Service Container

Last updated 2 months ago

Introduction

The Service Container is an extremely powerful feature of Masonite and should be used to the fullest extent possible. It's important to understand the concepts of the Service Container. It's a simple concept but is a bit magical if you don't understand what's going on under the hood.

Getting Started

The Service Container is just a dictionary where classes are loaded into it by key-value pairs, and then can be retrieved by either the key or value through resolving objects. That's it.

Think of "resolving objects" as Masonite saying "what does your object need? Ok, I have them in this dictionary, let me get them for you."

The container holds all of the frameworks classes and features so adding features to Masonite only entails adding classes into the container to be used by the developer later on. This typically means "registering" these classes into the container (more about this later on).

This allows Masonite to be extremely modular.

There are a few objects that are resolved by the container by default. These include your controller methods (which are the most common and you have probably used them so far) driver and middleware constructors and any other classes that are specified in the documentation.

There are four methods that are important in interacting with the container: bind, make and resolve

Bind

In order to bind classes into the container, we will just need to use a simple bind method on our app container. In a service provider, that will look like:

from masonite.provider import ServiceProvider
from app.User import User
from masonite.request import Request
class UserModelProvider(ServiceProvider):
def register(self):
self.app.bind('User', User)
def boot(self):
pass

This will load the key value pair in the providers dictionary in the container. The dictionary after this call will look like:

>>> app.providers
{'User': <class app.User.User>}

The service container is available in the Request object and can be retrieved by:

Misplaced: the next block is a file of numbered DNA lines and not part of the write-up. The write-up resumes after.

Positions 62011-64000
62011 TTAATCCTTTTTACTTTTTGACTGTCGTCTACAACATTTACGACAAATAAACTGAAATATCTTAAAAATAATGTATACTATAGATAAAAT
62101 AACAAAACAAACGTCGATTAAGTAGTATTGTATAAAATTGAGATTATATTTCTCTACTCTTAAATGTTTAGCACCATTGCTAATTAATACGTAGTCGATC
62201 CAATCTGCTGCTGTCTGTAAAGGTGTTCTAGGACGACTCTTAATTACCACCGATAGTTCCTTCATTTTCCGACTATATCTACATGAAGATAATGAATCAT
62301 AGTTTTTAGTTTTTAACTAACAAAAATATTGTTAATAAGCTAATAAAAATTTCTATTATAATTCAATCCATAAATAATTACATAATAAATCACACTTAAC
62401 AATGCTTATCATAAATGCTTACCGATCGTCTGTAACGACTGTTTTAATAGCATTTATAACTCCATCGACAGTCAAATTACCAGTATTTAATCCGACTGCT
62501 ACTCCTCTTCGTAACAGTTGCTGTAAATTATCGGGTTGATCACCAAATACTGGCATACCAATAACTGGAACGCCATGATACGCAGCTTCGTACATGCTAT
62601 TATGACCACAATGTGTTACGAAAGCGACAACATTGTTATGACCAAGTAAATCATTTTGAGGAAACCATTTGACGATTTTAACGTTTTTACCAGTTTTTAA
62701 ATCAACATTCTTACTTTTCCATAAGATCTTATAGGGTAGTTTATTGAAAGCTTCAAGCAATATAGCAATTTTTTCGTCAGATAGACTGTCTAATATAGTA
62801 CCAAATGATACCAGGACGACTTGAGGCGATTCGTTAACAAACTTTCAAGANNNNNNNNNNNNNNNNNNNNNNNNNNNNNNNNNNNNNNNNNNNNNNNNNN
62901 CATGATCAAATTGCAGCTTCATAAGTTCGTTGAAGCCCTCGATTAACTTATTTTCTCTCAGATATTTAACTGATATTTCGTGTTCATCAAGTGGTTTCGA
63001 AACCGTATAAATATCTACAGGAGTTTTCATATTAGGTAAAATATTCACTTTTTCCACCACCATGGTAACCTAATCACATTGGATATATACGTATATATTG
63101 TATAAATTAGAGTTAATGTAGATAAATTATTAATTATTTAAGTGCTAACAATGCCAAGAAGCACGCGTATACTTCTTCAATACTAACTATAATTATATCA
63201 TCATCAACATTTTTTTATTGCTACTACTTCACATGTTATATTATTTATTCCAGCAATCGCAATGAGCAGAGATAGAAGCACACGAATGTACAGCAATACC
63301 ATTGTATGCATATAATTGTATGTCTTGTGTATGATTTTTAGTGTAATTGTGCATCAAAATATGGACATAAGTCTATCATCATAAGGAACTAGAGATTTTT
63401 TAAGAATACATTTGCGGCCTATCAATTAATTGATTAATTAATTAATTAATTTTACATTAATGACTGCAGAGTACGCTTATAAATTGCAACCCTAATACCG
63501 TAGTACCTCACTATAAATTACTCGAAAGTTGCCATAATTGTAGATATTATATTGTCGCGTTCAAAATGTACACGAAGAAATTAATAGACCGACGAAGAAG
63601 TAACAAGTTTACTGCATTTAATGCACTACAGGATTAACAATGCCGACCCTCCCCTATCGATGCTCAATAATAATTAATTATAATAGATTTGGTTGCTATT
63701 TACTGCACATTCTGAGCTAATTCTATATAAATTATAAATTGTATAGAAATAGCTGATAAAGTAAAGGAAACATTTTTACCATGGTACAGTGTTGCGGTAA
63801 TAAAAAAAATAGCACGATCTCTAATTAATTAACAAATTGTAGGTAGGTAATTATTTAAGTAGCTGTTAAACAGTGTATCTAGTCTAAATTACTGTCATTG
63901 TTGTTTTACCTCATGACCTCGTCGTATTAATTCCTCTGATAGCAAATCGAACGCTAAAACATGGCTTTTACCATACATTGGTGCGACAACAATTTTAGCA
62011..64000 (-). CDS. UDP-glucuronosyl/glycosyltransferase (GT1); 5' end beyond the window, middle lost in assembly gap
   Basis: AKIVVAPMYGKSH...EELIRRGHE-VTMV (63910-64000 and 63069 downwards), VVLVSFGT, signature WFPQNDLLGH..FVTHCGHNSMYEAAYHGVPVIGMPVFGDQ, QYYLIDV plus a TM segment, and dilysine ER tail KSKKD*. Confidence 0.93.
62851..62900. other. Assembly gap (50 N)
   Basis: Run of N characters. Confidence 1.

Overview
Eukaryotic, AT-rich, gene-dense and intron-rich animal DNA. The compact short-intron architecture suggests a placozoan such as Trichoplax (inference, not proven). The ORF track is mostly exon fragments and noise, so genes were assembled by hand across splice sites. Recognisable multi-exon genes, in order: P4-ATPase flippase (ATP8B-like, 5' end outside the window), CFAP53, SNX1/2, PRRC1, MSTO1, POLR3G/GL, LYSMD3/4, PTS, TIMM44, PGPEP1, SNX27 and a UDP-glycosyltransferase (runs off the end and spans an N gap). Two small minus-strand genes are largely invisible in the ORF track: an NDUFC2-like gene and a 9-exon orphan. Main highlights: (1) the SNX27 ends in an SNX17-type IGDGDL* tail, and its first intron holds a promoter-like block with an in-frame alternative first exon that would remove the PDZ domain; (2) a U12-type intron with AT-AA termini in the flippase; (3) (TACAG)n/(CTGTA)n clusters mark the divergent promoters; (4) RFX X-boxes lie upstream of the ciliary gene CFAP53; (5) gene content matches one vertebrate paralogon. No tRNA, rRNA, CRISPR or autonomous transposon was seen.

def show(self, Request):
Request.app() # will return the service container

Make

In order to retrieve a class from the service container, we can simply use the make method.

>>> from app.User import User
>>> app.bind('User', User)
>>> app.make('User')
<class app.User.User>

That's it! This is useful as an IOC container which you can load a single class into the container and use that class everywhere throughout your project.

Collecting

You may want to collect specific kinds of objects from the container based on the key. For example we may want all objects that start with "Exception" and end with "Hook" or want all keys that end with "ExceptionHook" if we are building an exception handler.

Collect By Key

We can easily collect all objects based on a key:

app.collect('*ExceptionHook')

This will return a dictionary of all objects that are binded to the container that start with anything and end with "ExceptionHook" such as "SentryExceptionHook" or "AwesomeExceptionHook".

We can also do the opposite and collect everything that starts with a specific key:

app.collect('Sentry*')

This will collect all keys that start with "Sentry" such as "SentryWebhook" or "SentryExceptionHandler."

Lastly, we may want to collect things that start with "Sentry" and end with "Hook"

app.collect('Sentry*Hook')

This will get keys like "SentryExceptionHook" and "SentryHandlerHook"

Collecting By Object

You can also collect all subclasses of an object. You may use this if you want to collect all instances of a specific class from the container:

from cleo import Command
...
app.collect(Command)
# Returns {'FirstCommand': <class ...>, 'AnotherCommand': ...}

Resolve

This is the most useful part of the container. It is possible to retrieve objects from the container by simply passing them into the parameters. Certain aspects of Masonite are resolved such as controller methods, middleware and drivers.

For example, we can hint that we want to get the Request class and put it into our controller. All controller methods are resolved by the container.

def show(self, Request):
Request.user()

In this example, before the show method is called, Masonite will look at the parameters and look inside the container for a key with the same name. In this example we are looking for Request so Masonite will look for a key inside the provider dictionary called Request and inject that value from the container into our method for us. Request is already loaded into the container for you out of the box.

Another way to resolve classes is by using Python 3 annotations:

from masonite.request import Request
def show(self, request_class: Request):
request_class.user()